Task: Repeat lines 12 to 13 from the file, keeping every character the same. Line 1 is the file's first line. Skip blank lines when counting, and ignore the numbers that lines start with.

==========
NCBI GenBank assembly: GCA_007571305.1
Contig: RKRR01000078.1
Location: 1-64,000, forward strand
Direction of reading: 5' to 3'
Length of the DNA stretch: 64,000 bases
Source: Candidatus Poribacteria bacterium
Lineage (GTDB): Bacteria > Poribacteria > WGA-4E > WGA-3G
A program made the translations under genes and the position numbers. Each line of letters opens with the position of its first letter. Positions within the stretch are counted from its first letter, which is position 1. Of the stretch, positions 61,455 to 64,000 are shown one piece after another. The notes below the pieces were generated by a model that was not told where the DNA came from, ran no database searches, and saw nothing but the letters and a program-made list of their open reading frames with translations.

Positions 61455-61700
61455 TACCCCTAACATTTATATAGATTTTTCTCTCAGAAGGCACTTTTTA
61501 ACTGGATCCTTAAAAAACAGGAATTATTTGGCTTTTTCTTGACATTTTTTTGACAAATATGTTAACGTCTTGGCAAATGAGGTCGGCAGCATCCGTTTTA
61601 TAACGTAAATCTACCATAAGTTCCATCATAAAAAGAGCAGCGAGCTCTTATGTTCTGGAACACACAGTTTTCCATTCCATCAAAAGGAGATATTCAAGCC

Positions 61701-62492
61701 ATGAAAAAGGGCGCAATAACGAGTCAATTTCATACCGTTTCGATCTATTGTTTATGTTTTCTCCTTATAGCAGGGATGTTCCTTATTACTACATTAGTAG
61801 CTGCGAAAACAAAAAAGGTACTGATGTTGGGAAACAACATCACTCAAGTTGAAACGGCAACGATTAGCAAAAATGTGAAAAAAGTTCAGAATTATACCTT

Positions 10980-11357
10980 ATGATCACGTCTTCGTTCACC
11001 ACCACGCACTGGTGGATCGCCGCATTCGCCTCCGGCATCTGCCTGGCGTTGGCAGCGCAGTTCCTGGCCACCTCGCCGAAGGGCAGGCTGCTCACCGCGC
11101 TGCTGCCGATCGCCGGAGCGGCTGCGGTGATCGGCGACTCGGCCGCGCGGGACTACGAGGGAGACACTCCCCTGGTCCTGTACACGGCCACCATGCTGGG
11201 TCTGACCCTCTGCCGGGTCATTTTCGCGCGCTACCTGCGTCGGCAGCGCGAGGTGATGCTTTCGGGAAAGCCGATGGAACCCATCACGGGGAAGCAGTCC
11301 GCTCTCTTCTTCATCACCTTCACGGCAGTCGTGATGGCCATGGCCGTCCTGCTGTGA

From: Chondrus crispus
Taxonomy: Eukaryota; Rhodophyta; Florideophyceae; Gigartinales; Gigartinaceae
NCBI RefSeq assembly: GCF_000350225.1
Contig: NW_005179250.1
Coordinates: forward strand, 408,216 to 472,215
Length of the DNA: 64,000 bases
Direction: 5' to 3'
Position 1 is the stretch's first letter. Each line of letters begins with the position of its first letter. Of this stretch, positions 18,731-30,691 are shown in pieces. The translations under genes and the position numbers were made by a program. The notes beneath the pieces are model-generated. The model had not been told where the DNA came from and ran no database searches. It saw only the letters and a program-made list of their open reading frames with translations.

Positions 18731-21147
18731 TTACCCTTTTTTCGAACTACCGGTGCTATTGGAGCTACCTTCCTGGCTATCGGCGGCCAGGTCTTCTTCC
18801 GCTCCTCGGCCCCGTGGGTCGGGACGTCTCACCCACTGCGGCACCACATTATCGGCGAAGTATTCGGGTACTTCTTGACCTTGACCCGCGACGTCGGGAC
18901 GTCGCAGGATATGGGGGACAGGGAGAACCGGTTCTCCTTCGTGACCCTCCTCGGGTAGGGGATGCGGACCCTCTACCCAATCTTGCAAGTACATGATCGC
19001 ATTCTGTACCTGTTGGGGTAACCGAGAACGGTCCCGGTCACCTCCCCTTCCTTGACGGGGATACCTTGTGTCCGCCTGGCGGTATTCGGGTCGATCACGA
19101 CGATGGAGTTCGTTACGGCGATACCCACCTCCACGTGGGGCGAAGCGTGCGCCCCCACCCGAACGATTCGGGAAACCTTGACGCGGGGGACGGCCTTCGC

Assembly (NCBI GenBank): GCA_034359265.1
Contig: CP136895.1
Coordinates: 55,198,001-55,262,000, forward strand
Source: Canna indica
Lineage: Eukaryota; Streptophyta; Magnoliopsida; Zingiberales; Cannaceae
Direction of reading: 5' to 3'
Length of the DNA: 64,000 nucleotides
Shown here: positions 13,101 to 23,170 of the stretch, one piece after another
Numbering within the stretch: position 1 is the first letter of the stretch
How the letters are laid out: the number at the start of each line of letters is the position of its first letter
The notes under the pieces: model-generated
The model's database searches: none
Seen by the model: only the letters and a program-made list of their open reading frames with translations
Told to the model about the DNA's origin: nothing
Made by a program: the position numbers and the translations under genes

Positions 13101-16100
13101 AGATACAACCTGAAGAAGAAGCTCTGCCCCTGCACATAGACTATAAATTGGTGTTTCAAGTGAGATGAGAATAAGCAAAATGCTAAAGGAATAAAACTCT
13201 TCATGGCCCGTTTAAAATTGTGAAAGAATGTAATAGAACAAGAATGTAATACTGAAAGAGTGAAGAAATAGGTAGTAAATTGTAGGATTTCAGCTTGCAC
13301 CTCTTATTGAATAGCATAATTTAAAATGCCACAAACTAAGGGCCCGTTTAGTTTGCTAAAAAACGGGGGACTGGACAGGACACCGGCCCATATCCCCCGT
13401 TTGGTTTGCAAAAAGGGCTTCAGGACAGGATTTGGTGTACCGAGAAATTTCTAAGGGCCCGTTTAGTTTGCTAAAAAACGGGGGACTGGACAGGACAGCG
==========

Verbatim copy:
61601 TAACGTAAATCTACCATAAGTTCCATCATAAAAAGAGCAGCGAGCTCTTATGTTCTGGAACACACAGTTTTCCATTCCATCAAAAGGAGATATTCAAGCC

Positions 61701-62492